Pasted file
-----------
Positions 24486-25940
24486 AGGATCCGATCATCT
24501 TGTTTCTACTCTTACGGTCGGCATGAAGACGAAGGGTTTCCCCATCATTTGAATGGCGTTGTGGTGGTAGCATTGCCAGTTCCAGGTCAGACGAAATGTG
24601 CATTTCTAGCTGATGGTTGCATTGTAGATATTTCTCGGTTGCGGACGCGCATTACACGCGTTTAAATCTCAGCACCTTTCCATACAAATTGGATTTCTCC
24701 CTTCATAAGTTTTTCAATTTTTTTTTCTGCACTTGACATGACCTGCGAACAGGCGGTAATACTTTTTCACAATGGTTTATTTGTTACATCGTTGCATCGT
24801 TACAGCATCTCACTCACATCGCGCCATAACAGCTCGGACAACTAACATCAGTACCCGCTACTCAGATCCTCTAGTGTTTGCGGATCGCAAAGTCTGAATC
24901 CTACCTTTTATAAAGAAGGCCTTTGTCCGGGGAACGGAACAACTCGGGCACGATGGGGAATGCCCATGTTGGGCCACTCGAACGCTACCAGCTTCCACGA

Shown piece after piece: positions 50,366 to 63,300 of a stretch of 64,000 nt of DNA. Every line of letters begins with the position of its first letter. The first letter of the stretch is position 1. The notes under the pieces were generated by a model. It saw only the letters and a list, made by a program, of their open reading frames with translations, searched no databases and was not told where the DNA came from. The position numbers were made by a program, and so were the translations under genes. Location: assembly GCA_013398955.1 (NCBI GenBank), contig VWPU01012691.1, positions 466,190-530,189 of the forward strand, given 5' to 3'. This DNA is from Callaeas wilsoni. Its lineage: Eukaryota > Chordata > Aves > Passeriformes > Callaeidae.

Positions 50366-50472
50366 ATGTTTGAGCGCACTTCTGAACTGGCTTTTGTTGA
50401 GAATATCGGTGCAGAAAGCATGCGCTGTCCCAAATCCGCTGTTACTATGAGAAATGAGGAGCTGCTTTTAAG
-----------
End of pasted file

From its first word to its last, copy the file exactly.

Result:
Positions 24486-25940
24486 AGGATCCGATCATCT
24501 TGTTTCTACTCTTACGGTCGGCATGAAGACGAAGGGTTTCCCCATCATTTGAATGGCGTTGTGGTGGTAGCATTGCCAGTTCCAGGTCAGACGAAATGTG
24601 CATTTCTAGCTGATGGTTGCATTGTAGATATTTCTCGGTTGCGGACGCGCATTACACGCGTTTAAATCTCAGCACCTTTCCATACAAATTGGATTTCTCC
24701 CTTCATAAGTTTTTCAATTTTTTTTTCTGCACTTGACATGACCTGCGAACAGGCGGTAATACTTTTTCACAATGGTTTATTTGTTACATCGTTGCATCGT
24801 TACAGCATCTCACTCACATCGCGCCATAACAGCTCGGACAACTAACATCAGTACCCGCTACTCAGATCCTCTAGTGTTTGCGGATCGCAAAGTCTGAATC
24901 CTACCTTTTATAAAGAAGGCCTTTGTCCGGGGAACGGAACAACTCGGGCACGATGGGGAATGCCCATGTTGGGCCACTCGAACGCTACCAGCTTCCACGA

Shown piece after piece: positions 50,366 to 63,300 of a stretch of 64,000 nt of DNA. Every line of letters begins with the position of its first letter. The first letter of the stretch is position 1. The notes under the pieces were generated by a model. It saw only the letters and a list, made by a program, of their open reading frames with translations, searched no databases and was not told where the DNA came from. The position numbers were made by a program, and so were the translations under genes. Location: assembly GCA_013398955.1 (NCBI GenBank), contig VWPU01012691.1, positions 466,190-530,189 of the forward strand, given 5' to 3'. This DNA is from Callaeas wilsoni. Its lineage: Eukaryota > Chordata > Aves > Passeriformes > Callaeidae.

Positions 50366-50472
50366 ATGTTTGAGCGCACTTCTGAACTGGCTTTTGTTGA
50401 GAATATCGGTGCAGAAAGCATGCGCTGTCCCAAATCCGCTGTTACTATGAGAAATGAGGAGCTGCTTTTAAG